Thursday, November 24, 2011

The Elasticity of Prose

In Tuesday's post I pointed out that Dexter Kimball appeared to be familiar with the basic principles of what we today call "stress". He talks about how hard work of any kind, including intellectual work, "results in the breaking down of tissues" and releases toxins into the blood (Kimball 1939: 244). And he points out that rest is the means by which these toxins are "cleansed" out of the system. He could, perhaps, also have noted that rest also allows our tissues to rebuild, and, typically, that this rebuilding makes them stronger. When we exercise, our muscle fibres are torn apart. They repair themselves with extra fibres, which strengthens them.

"Fatigue within the 'elastic limit'," Kimball tells us, "is wholesome for anyone and good health cannot be maintained without some bodily effort." This idea of an "elastic limit" can also be applied to your prose. Remember that I think of your prose not as something that happens on the page but as the ability of your mind and body to make something happen on the page. Your "prose" is your ability to write coherent paragraphs on subjects you know something about. You can keep your prose healthy or you can let it degenerate. And the relevant "effort" here—the activity that keeps your prose healthy—is, of course, writing.

But you must write within your limit. Don't write for a whole day until you reach the point of exhaustion—and don't write "on your nerve" for days at a time. How often do we meet scholars who tell us that they are "tired" of the text they're working on? They "can't look at it" anymore. They need us to tell us what it means. These are writers who have exhausted their prose. They can't "bear it" any more.

Usually, these writers have overloaded their text with what they know. It's not that their text actually express a lot of knowledge now; normally these texts are not well-written enough for that. It's that their authors have unloaded everything they know on the subject in their work with a single text, straining it beyond its elastic limit. And in so doing (without knowing it) they've more than just overloaded their text. They've overloaded their prose. That's why they can't even read the text any longer.

We can provisionally distinguish the elasticity of prose from its plasticity. Elasticity is the propensity of a material to return to its original shape after being subjected to a particular strain. (The classic example, of course, is the elastic band. You stretch it and when you let go it returns to its original shape.) Plasticity is the tendency of a material to stay in the shape you bend it to (that's why manufactures like to make so many things out of "plastic"). We sometimes think of our prose as a highly plastic material precisely because it is so easy to move words around on the page. What we forget is that our minds are always trying to keep up. And this means that if you move too many words around, for too long, you are really "stretching" the elastic bonds between your words, pulling them in too many directions. Eventually they snap. Or, which is perhaps sadder, they lose their elasticity.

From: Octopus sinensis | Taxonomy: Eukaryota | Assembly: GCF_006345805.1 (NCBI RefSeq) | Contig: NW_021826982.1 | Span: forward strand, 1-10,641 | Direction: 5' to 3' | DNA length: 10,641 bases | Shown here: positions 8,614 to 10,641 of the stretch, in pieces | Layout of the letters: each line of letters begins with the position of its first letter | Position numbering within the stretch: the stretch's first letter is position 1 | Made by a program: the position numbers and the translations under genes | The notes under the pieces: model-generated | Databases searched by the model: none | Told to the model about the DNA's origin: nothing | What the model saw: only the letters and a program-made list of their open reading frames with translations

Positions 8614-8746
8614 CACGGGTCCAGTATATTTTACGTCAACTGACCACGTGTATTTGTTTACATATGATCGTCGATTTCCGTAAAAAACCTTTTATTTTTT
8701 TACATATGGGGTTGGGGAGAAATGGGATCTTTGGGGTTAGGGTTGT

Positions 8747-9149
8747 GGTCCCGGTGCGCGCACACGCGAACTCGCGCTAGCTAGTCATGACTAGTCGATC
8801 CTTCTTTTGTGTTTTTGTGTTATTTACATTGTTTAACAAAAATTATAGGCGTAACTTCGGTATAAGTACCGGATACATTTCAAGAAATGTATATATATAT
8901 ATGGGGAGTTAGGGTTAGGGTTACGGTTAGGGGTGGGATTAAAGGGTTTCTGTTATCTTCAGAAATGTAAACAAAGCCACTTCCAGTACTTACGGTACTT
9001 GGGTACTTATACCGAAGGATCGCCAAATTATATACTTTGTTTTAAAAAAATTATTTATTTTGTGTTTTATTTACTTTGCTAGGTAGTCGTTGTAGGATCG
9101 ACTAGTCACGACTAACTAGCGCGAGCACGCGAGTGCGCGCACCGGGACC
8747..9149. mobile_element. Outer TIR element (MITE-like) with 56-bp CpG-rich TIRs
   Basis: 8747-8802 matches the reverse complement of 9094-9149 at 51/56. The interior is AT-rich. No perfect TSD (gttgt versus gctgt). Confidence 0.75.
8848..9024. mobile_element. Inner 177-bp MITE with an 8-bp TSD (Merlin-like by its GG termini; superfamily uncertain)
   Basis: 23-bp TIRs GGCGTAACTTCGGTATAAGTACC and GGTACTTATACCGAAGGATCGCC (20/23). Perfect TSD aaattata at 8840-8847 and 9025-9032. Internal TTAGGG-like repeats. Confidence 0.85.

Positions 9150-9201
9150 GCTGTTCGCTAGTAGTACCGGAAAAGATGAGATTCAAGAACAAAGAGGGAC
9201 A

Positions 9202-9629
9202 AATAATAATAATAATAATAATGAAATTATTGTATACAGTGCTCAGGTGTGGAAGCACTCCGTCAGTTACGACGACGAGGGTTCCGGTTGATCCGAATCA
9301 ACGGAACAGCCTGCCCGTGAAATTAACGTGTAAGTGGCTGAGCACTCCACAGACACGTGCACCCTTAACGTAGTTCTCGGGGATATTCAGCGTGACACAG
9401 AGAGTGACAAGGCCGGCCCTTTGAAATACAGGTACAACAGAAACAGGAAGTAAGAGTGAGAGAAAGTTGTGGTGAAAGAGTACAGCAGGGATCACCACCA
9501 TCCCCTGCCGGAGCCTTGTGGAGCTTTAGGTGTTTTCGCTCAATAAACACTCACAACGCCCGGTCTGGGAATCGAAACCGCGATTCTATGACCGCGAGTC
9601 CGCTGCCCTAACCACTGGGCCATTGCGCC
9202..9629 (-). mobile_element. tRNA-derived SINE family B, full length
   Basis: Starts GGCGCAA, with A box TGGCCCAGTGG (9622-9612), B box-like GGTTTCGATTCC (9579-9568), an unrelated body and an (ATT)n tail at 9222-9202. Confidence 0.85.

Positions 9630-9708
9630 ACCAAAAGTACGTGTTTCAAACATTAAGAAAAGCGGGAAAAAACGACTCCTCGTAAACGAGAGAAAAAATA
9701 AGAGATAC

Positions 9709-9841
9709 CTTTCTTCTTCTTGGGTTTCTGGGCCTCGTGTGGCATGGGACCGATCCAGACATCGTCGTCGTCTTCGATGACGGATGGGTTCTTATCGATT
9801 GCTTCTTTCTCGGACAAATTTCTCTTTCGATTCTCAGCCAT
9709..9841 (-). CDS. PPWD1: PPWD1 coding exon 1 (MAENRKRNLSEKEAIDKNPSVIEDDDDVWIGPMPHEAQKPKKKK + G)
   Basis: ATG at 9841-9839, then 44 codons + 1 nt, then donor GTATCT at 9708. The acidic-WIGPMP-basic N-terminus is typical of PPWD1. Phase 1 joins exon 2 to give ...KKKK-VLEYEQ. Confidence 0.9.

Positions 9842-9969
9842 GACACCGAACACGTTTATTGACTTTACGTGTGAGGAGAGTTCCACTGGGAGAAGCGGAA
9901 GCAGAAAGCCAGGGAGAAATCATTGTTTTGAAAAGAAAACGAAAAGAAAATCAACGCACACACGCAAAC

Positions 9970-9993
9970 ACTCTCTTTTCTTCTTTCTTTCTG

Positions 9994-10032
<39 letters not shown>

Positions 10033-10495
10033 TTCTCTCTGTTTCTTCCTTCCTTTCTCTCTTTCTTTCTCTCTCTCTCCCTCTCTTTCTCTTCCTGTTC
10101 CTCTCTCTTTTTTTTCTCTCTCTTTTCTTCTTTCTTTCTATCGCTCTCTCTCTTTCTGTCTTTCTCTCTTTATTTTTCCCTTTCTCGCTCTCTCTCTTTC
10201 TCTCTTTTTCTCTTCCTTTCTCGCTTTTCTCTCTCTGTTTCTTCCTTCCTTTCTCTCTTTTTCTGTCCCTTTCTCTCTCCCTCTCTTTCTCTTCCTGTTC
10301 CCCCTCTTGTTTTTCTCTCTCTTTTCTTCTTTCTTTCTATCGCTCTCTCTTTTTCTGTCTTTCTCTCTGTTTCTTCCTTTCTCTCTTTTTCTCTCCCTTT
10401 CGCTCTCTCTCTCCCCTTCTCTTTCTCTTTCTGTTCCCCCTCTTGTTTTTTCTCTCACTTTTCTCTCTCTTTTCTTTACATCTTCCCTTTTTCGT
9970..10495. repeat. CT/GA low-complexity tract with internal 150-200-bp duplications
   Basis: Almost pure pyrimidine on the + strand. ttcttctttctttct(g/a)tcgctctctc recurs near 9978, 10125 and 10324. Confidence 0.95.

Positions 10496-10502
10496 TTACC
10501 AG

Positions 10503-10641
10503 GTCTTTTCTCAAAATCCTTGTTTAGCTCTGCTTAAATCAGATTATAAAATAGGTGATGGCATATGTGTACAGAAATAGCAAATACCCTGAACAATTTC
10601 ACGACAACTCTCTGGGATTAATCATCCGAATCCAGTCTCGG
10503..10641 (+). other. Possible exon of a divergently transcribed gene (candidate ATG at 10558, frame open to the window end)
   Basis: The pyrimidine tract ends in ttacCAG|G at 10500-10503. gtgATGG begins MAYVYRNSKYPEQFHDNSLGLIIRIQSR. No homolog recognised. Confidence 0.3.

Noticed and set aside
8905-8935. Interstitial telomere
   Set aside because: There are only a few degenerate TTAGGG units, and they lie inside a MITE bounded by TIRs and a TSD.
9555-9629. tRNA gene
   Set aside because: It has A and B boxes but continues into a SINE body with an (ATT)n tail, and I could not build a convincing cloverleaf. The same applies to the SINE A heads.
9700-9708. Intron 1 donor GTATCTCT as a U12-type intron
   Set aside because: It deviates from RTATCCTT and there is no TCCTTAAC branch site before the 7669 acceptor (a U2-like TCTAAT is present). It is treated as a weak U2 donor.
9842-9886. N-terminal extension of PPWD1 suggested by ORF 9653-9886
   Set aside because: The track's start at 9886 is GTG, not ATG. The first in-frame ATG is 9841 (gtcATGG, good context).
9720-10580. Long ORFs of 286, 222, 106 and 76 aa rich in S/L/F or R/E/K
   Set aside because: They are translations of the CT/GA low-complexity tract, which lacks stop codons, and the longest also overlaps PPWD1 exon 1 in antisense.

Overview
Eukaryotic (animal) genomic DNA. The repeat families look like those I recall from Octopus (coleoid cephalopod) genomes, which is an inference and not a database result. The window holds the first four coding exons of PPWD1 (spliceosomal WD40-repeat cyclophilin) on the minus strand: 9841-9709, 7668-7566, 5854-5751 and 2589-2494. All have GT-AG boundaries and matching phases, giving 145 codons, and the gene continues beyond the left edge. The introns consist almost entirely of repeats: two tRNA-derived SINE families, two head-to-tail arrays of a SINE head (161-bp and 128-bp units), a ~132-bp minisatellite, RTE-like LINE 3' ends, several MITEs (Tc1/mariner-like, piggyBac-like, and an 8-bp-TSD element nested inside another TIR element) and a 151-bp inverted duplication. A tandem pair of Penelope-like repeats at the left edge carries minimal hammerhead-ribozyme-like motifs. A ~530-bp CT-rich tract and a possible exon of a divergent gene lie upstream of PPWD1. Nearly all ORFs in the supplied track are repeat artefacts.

Materials don't just stretch elastically but absord pressures elastically too. When you put a load on a beam, it deforms a little. But when you take the load off, it returns to its original shape. Your prose is supposed to be able to carry something (the weight of your knowledge). It is not merely supposed to contort itself into whatever shape the reader wants or expects from you. If you try to make it do this, you will stress your prose by forcing it to be too long at the limit of its elasticity. This means there'll be no "give" in it when readers begin to critique your text, i.e., to expose it to the weight of the their knowledge.

To avoid fatigue (of the kind that reduces elasticity by exceeding its limits), Kimball offers a good piece of advice, which ought to resonate especially with scholars. "It should be remembered also that change of work is relative rest and under the old methods, where the worker performed several tasks daily, recovery from one task took place to a certain extent while performing another...Under modern conditions, however, where men are compelled to work at one machine or, worse still, where the work is of a repetitive nature..." (1939: 244) Do not work at "one machine" all day. I.e., do not spend a whole day writing. Write for a few hours and then shift to another machine. A book is a great machine for resting some of the muscles of your prose while exerting others.

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